Historical manufacturer no. 4: KingGee
Robert Adcock founded KingGee in Sydney in 1926, with a focus on durable and practical work wear.
The very first pair of the brand’s iconic overalls was actually produced by Adcock in a tiny rented home in Rawson Place, laying the foundations for a wider range of workwear that soon became known for it’s quality and craftsmanship.
As KingGee’s reputation grew, so too did the manufacturing side of the business.
During the Great Depression and Second World War, for example, KingGee manufactured uniforms for the defence services.
While very grounded in practicality, KingGee was also one of the most innovative manufacturers when it came to fabrics and technologies.
The 1960s saw the company produce its Red Label Drill, which set the standard for drill fabrics in Australia. KingGee was also known for using the latest in fabric treatments.
From Tinofast to Teflon to Nano-TexTM, and then through to the introduction of Workcool garments designed to help combat heat stress, the company continued to test out new elements in order to maintain its reputation and top spot with durable, practical workwear.
In the 1980s, KingGee was also among the first Sydney manufacturers to see the value in new clothing production methods and machines.
“Hand shears and cardboard patterns are out. Computerised cutting and pattern-making machines are in. That’s the picture at King Gee Clothing Co,” a Sydney Morning Herald article from September 1985 reported.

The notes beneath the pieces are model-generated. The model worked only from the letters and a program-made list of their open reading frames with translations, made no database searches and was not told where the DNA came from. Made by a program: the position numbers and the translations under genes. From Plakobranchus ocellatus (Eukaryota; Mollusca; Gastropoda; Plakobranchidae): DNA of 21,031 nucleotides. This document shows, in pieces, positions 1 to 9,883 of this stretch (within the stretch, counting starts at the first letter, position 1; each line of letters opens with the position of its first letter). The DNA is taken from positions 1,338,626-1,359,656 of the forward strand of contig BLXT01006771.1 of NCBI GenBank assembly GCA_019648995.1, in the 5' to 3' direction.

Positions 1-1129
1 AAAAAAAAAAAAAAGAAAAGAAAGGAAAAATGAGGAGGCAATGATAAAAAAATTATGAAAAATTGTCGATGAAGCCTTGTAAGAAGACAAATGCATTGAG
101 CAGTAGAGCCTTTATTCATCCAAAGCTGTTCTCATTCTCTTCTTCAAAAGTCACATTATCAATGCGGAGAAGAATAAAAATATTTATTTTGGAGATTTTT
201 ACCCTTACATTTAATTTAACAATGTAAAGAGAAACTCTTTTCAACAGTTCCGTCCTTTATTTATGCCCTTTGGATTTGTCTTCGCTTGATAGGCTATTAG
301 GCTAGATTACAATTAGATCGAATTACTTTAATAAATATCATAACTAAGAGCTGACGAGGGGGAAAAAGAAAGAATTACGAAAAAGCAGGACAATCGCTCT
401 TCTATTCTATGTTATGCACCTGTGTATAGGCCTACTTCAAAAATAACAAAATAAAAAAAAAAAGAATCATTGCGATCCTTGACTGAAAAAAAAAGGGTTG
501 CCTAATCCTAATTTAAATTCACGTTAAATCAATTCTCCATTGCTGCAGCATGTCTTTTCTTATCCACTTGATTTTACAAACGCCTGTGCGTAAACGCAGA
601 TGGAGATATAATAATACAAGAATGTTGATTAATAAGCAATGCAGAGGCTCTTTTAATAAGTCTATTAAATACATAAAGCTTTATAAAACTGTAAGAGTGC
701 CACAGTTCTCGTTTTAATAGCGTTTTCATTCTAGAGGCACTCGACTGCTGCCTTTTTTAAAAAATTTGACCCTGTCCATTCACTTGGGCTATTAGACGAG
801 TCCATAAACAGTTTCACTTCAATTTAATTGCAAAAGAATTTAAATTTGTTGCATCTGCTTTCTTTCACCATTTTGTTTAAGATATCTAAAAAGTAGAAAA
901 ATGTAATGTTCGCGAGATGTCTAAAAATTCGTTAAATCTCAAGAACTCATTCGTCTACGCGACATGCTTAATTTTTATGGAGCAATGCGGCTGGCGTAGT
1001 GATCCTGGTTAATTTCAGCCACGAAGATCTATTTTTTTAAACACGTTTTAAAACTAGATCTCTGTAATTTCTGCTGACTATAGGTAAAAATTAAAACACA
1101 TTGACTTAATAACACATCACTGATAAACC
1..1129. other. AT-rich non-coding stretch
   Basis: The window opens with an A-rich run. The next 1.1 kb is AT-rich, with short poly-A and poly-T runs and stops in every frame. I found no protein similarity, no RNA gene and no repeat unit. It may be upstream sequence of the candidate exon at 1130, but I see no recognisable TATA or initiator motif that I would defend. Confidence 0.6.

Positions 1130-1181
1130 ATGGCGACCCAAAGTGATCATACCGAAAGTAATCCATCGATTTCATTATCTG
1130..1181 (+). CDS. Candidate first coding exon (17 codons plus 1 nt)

It says the company’s Kingsgrove factory was at the forefront of new manufacturing methods, with equipment imported from the US and faster production than any clothing manufacturer using traditional methods.
Part of the reasoning behind this shift to higher tech clothing manufacturing was that it meant KingGee could produce clothing faster and keep up with cheaper overseas competition, which was already becoming a threat in the 1980s.
“The wage structure in Australia makes our production costs higher than our competitors in neighbouring countries,” Bob Adcock (junior) explained in the SMH article.
“This means we must be very efficient to remain competitive. We must outlay a lot of capital to buy the best possible equipment.”
The strategy may have paid off at first, but KingGee’s local manufacturing business was moved overseas in the 2000s when (current parent company) PacificBrands began closing down all its clothing factories in Australia.
These days KingGee clothing production is entirely overseas, but the company still produces workwear used by Australians across a wide range of industries.
Featured image: http://www.pacificbrands.com.au/